August 8, 1789 John Hendricks inherited 4 town lots in Salisbury, Rowan County, North Carolina from his father.

May 13, 1790 John Hendricks Sr. of Rowan County, N.C. purchased from James McCulloh, 4 acres located on north side of Weaver’s Creek in forks of Yadkin.

December 5, 1792 John Hendricks granted 286 acres on the south fork of the Yadkin River. It was known as the Bear Garden plantation, being located on the Bear Creek.

February 4, 1796 John Hendricks sold to Peter Hendricks, 100 acres on Crane Creek for 110 lbs. Witness Joseph Roland.

June 2, 1798 " John Hendricks of Montgomery County, Ky." sold 4 lots in the town of Salisbury, N.C. to William Hendricks of Mecklenburg Co. N.C. Proved on August 16, 1799 by oath of Joseph Roland. Witnesses: Daniel Roland, Joseph Roland and John Welty. This deed said that they were "4 lots inherited from his father James, deceased".

June 28, 1798 John Hendrix Sr., a planter of Montgomery Co. Ky. Sold to John Fry of Rowan Co. N.C. 4 acres for 3 lbs. Witnesses: John March, Philip Hendrix.

June 28, 1798 John Hendricks Sr. of Montgomery Co. Kentucky sold to John Fry of Rowan Co. N.C. 286 acres on Peeler’s Creek for 137 lbs. Witnesses: Phillip Hendricks and John March.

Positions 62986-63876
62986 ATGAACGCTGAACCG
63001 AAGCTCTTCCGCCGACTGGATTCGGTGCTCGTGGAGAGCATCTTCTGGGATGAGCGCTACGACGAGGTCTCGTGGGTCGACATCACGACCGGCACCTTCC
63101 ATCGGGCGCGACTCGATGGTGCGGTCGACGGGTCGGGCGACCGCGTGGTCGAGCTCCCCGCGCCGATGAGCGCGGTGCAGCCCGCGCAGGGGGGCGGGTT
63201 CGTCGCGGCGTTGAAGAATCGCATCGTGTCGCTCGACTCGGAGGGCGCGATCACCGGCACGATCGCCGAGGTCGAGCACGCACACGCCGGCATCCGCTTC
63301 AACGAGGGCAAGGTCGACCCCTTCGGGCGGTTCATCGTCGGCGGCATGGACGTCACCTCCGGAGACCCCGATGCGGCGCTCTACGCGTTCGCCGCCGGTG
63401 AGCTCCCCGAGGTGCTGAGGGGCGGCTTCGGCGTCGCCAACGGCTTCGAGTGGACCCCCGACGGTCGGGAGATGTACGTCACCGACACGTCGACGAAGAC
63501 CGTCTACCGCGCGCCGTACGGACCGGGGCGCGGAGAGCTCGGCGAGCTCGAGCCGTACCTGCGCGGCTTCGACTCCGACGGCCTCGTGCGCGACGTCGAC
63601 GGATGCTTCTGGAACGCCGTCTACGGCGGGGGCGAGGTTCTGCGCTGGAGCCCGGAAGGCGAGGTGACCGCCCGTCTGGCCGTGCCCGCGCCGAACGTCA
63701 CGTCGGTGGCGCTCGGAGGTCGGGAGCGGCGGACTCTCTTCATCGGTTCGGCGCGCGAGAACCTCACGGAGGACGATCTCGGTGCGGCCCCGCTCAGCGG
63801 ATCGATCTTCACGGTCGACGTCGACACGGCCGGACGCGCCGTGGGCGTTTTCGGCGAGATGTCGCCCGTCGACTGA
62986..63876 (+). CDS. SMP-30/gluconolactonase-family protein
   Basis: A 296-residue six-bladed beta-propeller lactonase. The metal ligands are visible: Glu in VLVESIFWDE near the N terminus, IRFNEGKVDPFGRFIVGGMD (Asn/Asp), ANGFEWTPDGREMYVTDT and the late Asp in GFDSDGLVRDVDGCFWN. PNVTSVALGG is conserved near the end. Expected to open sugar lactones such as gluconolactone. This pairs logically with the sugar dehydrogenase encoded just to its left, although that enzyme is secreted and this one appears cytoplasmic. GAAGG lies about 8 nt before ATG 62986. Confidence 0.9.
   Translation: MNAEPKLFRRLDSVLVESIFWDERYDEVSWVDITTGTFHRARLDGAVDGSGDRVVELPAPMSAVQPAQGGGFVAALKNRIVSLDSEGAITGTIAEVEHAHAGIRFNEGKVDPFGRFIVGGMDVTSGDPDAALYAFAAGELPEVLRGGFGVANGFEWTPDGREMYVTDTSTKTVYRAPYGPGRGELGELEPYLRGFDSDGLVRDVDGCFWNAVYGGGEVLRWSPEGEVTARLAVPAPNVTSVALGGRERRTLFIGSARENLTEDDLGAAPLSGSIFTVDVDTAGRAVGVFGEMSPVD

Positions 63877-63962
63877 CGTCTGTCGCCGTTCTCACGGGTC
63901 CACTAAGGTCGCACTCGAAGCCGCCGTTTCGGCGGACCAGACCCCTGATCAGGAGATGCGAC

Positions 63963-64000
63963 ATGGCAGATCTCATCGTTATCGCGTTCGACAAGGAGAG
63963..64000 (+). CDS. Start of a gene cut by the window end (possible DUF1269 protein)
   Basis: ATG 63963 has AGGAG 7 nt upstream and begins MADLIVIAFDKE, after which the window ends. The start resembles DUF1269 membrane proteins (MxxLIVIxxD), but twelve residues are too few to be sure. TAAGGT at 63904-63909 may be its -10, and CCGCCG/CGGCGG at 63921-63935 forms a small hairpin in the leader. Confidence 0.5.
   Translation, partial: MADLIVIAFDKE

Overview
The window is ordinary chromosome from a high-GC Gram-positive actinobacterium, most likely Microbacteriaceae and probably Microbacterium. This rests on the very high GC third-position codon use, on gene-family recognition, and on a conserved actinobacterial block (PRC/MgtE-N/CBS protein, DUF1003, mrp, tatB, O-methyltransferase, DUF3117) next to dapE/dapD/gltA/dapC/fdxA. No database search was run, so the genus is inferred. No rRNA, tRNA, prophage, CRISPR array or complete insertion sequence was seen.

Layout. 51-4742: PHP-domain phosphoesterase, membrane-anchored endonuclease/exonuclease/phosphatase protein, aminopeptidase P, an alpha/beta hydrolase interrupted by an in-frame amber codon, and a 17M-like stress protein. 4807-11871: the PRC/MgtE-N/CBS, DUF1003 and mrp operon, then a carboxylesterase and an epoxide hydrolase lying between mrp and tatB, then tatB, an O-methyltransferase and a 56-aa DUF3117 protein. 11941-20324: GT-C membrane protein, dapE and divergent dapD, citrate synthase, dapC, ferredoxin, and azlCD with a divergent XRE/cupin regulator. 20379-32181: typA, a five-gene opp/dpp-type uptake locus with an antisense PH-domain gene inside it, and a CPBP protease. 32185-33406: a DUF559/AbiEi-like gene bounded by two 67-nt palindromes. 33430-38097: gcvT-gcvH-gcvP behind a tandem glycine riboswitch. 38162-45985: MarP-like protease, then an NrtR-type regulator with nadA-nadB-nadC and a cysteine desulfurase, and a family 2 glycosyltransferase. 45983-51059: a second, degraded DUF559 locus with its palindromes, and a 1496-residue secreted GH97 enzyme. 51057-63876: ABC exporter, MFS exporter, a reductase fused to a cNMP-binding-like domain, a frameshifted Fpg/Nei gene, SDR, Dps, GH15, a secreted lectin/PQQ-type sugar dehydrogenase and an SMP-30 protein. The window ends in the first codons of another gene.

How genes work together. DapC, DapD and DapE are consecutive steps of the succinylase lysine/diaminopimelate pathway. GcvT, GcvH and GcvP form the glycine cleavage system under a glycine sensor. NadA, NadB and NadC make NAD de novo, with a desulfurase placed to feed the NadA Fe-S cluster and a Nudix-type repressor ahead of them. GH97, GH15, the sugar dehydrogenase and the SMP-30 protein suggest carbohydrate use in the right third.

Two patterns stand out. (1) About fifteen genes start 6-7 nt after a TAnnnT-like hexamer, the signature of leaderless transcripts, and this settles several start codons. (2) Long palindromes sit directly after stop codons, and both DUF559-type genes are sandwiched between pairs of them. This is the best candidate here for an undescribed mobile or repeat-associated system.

In Rowan County, John Hendrix witnessed the will of Robert Berkley on February 5, 1788. On November 5, 1788, administration of the estate of James Hendricks, deceased was granted to John Hendricks and Joseph Roland, who gave 600 lb. Bond with Mathew Troy and John Wyunt, security. On February 5, 1790, John Hendricks and John March gave bond for Benjamin Hinkle and William Crouse to administer the estate of Michael Hinkle.

On June 21, 1792, John Hendricks witnessed the marriage of his son Jacob in Rowan County.

Researcher Stanley Kern found evidence in the Montgomery County, Kentucky courthouse that John Hendricks possessed a bond from John Fleming dated November 1788. The significance of this tie to John Fleming becomes apparent in the tax records of Montgomery County of 1807. In that tax roll, Peter Hendrix and Philip Hendrix, thought to be sons of Elder John Hendricks Sr., were taxed for land originally entered by J. Fleming. John Fleming did have 675 acres surveyed for him located on Hinkston Fork of Licking Creek, Fayette County, Kentucky, March 23, 1784. It was granted to him on March 10, 1806.